There was a decent DevCon session that compared three different methods--including Anchor Buoy and Selector Connector. Interested parties may want to look up the presentation materials on it. One key conclusion that I took away from that presentation is that while there can be performance costs for having a large, complex relationship graph, such a "hit" tends to be a very small fraction of the total time needed to present a user with data on a layout.
When I read the above blog, I find that he really hasn't, in my opinion, strayed far from Anchor Buoy in his current methods. He seems to have just added a few connections between TOG's and not restricted himself to a formal A/B "tree" with the anchor on the far left. This produces sort of an A/B approach without getting legalistic about how you organize the TO's
What I've found missing from many discussions of how to do your relationship graph is the simple observation that, regardless of whether or not you use A/B, you will be doing a nice thing for yourself and any fellow developers if you break up your graph into logical, manageable TOG's. Nothing gives me a bigger headache than opening up Manage | database and finding a massive single group of relationships and then having to plod through them all looking or the 2 or 3 relevant to the script or calculation that I am analyzing in order to correct or otherwise modify. The fact that they might be organized into a typical "Tree" resembling A/B, doesn't really help at all.
I refer back to this PDF by Dr. Ray Cologon:
I see your point, phil (and Kevin's original reasoning). The A-B let you "group" tasks based on the 'Anchor' (or at least that was my perspective!)
This was my comment (on the 'Life After...' blog):
Yes A/B was important for the paradigm shift from the old relationship "list" to the new relationship "graph". Even SQL-mavens used A/B to make it clear what each anchor did and all the buoys that needed to connect to it, even if "redundant".
With the introduction of ExecuteSQL(), some of the buoys simply could go away. Especially those that had to have a constant of some kind to make a relationship work. Add filtered portals and toss out a few more of those buoys!!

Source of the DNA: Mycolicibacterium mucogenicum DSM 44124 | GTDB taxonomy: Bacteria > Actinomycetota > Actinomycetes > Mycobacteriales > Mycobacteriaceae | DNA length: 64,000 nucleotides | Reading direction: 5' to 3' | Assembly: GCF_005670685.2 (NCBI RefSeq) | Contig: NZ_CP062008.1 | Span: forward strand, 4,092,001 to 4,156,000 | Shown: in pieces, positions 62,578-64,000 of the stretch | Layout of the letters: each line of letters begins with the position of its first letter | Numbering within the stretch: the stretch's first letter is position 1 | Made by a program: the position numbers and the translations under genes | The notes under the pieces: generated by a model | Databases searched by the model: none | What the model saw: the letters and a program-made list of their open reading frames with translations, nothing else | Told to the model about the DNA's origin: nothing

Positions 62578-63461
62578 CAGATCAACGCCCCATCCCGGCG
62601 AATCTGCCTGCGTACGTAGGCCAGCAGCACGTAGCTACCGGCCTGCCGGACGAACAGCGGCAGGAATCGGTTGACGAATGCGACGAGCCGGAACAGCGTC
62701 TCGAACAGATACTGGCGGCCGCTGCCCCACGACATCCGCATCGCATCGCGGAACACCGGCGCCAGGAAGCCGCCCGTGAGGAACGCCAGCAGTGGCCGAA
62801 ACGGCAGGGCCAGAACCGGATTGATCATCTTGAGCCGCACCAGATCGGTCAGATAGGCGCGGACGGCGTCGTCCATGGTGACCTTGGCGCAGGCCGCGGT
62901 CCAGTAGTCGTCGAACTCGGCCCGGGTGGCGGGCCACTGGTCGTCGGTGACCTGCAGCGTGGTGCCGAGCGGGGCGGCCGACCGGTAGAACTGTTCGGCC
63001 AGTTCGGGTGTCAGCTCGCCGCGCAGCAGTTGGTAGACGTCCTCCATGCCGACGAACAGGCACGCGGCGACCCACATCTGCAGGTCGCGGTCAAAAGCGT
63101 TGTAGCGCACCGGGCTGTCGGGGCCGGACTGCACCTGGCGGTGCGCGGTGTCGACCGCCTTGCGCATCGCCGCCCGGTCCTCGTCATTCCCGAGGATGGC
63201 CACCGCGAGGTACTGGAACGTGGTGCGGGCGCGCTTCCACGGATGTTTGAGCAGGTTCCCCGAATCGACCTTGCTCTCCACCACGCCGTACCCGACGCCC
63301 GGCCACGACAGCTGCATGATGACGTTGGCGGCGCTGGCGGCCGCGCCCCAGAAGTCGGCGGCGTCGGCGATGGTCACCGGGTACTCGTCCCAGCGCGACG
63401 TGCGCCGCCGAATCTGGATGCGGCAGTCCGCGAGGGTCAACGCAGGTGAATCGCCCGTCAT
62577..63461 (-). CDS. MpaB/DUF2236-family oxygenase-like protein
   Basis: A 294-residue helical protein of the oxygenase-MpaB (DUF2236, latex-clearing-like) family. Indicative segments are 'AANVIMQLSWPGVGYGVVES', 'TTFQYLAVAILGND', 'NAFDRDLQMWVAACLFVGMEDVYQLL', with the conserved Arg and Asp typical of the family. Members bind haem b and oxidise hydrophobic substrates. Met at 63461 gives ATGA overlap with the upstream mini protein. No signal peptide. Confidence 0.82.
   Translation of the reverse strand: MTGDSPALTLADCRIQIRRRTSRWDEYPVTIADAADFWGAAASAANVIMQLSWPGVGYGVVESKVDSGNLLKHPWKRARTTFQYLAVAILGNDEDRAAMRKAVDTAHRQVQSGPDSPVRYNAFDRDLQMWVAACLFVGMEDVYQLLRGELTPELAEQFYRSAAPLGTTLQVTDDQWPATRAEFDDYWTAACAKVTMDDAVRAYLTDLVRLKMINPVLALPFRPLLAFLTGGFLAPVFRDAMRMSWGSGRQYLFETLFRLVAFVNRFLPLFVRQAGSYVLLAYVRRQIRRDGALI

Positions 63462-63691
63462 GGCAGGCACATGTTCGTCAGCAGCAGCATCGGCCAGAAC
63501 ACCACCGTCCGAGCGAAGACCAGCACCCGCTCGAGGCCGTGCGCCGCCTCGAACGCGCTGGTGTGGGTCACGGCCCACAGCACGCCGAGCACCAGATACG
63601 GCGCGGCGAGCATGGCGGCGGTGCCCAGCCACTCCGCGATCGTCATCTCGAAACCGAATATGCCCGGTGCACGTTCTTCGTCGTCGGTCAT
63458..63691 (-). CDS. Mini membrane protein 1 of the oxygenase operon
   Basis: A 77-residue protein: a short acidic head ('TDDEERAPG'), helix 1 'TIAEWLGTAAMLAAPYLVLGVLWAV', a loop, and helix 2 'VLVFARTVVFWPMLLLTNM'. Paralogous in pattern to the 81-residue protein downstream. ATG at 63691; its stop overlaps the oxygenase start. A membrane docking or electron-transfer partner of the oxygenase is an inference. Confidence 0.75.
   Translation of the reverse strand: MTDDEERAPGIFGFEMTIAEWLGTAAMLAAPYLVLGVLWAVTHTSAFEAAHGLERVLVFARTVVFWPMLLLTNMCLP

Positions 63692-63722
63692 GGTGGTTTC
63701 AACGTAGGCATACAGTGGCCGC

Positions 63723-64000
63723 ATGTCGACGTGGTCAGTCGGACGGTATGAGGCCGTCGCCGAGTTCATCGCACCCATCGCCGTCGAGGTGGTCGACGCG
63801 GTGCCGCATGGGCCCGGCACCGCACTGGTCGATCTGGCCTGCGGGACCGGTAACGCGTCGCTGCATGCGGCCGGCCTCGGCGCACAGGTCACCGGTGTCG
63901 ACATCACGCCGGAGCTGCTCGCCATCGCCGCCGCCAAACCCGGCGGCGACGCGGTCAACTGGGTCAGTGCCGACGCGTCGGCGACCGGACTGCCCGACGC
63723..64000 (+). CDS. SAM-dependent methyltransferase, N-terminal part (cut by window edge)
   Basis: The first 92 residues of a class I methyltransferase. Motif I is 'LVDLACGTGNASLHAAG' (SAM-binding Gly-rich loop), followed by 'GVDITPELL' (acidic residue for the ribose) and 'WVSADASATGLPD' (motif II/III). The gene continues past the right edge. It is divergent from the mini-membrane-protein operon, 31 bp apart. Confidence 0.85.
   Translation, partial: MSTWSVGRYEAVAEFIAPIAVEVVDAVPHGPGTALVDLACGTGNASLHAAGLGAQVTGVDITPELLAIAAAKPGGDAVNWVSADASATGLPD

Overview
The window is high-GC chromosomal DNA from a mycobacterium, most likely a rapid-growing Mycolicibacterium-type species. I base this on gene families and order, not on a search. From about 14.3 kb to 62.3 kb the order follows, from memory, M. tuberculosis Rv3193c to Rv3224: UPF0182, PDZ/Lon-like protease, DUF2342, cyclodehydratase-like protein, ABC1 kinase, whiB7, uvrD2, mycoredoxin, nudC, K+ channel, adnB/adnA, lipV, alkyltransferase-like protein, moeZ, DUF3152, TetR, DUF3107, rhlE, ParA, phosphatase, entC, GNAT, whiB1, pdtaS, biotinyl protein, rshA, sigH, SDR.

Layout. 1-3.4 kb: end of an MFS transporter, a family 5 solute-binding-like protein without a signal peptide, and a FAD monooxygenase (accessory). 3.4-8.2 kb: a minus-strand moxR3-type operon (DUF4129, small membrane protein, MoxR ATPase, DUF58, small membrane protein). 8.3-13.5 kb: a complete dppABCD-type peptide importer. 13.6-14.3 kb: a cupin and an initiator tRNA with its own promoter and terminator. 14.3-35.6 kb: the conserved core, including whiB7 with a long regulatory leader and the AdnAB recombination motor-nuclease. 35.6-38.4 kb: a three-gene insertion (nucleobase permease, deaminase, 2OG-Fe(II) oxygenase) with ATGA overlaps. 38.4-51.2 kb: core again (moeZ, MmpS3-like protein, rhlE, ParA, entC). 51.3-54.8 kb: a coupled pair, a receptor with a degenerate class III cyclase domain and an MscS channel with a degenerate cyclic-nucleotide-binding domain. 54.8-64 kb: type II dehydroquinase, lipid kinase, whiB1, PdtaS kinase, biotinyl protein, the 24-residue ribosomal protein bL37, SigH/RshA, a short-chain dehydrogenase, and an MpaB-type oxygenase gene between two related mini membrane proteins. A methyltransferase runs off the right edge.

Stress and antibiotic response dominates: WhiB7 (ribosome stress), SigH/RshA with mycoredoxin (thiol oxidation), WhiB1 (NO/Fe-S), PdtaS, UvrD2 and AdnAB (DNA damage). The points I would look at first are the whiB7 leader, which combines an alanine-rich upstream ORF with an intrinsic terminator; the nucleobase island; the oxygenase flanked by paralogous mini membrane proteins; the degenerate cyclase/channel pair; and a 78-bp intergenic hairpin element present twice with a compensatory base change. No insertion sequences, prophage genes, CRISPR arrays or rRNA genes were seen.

Do you think without eSQL and filtering that it would have been as easy to shift back to more ERD-like RG's?
Kevin answered with:
Even without eSQL and filtered portals I would have made the transition. I believe they had zero impact on my decision.
So my shift from so much A-B is the ExecuteSQL() and filtered portals. But I still go back to Ray's PDF. There are many ways to RG (relationship graph) and his points should all be considered for the reason's he states. There is a reason to use a combination, sometimes.
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My point was that whether you use A/B or some other methodology, Make your data model Modular to save developers time when they need to analyze that data model. I don't see much point in shaving milliseconds off the time it takes to open the file and present data to the user if it costs the developer half an hour spent wading through a large monolithic data model in order to fix a bug or add a new feature.
So use a formal A/B, use Selector connector, use a modified a/B format as presented here, or spin up your own just be sure to:
a) be consistent to your rules (including naming conventions) and document them.
b) be modular where possible to keep the total number of TO's in a given group as small as possible
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A nice discussion exists here regarding the unified graph method: Unifiers Unite!
I wasn't at DevCon, but would have loved to attend that session. I thought Kevin's article was insightful, as always.